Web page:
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As she embarked on this project, writer Opal Palmer Adisa had lived in West Oakland for seven years and witnessed rapid changes in the neighborhood. She sought to preserve and honor the voices, stories, and images of of its residents who had lived in West Oakland for 20 years or longer. Ultimately, she completed 46 interviews and written profiles of these long-time residents.

“Tales of a Forgotten Glory: West Oakland Senior Citizen Oral History Project,” culminated in several forms. Oakland photographer Jonathan Eubanks photographed the seniors for an exhibition of photos and written profiles at the African American Museum and Library. Video producer Ian Dawkins-Moore created a documentary using footage from the library’s collection, and juxtaposing West Oakland’s past with overlays from Palmer’s interviews.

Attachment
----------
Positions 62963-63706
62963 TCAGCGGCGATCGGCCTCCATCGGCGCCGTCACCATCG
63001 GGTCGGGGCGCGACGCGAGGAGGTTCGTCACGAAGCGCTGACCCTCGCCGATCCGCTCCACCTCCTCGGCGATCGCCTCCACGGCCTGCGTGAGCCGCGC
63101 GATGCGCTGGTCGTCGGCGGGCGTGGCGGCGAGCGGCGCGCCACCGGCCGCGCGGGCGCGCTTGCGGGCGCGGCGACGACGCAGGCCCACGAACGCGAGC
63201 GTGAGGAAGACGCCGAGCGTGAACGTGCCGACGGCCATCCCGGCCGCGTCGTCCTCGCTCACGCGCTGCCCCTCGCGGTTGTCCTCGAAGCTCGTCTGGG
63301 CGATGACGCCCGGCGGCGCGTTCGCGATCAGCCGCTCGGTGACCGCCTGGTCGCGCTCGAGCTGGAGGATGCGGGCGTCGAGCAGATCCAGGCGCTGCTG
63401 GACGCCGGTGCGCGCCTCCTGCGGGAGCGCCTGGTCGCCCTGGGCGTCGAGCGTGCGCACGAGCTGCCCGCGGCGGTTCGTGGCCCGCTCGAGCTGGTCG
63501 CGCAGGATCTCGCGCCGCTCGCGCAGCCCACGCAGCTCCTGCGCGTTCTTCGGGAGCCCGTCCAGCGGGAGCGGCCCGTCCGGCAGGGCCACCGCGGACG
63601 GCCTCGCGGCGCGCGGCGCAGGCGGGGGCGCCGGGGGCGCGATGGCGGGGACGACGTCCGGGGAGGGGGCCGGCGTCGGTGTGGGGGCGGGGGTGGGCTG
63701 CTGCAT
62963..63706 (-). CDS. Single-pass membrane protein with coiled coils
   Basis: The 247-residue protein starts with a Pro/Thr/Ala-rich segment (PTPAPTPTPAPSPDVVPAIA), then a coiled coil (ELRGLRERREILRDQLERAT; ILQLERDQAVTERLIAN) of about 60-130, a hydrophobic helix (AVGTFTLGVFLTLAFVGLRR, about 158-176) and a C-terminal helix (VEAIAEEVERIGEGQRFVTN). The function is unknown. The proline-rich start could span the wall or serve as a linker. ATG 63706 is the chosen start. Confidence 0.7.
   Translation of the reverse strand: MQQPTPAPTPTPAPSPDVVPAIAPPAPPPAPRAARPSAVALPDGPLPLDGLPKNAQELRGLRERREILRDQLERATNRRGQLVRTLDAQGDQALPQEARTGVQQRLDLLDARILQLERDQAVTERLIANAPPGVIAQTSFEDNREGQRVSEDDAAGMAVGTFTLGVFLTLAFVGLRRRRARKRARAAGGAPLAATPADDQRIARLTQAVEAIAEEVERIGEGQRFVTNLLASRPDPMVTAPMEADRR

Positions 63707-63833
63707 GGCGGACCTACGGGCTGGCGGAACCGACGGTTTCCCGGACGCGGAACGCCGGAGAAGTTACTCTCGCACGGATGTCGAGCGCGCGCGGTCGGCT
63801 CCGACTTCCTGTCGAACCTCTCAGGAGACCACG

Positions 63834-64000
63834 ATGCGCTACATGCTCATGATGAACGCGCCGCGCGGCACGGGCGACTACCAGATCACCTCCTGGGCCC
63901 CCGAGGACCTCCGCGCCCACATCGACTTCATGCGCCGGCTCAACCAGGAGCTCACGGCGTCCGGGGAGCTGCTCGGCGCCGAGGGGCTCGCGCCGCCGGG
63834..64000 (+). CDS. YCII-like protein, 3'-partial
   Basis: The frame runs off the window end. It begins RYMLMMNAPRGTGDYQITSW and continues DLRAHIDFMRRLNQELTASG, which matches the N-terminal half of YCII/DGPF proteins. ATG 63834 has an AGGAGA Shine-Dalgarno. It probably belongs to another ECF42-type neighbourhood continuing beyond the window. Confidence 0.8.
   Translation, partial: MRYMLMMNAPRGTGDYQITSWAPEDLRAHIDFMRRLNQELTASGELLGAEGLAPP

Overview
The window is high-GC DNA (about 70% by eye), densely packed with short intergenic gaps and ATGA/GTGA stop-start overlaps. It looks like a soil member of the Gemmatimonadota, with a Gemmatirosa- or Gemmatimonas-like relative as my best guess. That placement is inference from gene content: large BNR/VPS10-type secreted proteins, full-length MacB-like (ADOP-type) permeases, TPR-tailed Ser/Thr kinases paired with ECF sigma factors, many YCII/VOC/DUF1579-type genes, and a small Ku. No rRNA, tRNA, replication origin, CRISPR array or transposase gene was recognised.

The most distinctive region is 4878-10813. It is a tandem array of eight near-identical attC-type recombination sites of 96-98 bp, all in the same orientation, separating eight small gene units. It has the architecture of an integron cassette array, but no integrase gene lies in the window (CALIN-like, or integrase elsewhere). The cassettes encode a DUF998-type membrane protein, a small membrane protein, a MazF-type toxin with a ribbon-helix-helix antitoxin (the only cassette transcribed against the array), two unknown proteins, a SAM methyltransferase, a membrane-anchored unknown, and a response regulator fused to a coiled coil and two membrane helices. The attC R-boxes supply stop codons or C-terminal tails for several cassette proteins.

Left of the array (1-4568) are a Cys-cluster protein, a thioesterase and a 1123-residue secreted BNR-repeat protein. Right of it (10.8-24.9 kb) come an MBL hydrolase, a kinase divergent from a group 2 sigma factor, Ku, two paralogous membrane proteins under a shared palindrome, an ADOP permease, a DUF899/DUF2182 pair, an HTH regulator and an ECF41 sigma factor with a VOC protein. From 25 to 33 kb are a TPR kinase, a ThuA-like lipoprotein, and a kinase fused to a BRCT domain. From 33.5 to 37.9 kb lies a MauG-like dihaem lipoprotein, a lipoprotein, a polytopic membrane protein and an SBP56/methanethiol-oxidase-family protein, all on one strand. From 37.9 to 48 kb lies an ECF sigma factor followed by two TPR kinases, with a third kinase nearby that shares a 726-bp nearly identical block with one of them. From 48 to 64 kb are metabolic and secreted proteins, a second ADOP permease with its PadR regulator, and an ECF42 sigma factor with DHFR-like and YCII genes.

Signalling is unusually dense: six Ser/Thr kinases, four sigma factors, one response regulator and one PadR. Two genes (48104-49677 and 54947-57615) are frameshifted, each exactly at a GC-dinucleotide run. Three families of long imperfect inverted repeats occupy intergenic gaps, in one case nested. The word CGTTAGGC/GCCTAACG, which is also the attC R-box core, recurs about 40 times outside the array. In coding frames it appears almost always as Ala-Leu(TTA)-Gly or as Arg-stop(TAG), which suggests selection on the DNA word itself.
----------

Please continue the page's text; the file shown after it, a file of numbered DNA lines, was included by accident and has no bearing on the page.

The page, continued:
The African American Museum and Library of Oakland addresses the needs and documents the achievements of the Bay Area’s African American community. It was created in 1994 through a public-private partnership between the Oakland Public Library and the Northern California Center for African American History and Life.  During the course of its collaboration with Adisa, Eubanks, and Dawkins-Moore, the library moved from 56th and Peralta to 14th Street in downtown Oakland.

Jamaican-born Opal Palmer Adisa is a multidisciplinary writer–the author of numerous poems, the novel It Begins With Tears, and the performance piece, “The Despair Series,” which was produced as a video. She had collaborated with photographer Jonathan Eubanks and video producer Ian Dawkins-Moore on prior projects. (Photo credit: Jonathan Eubanks)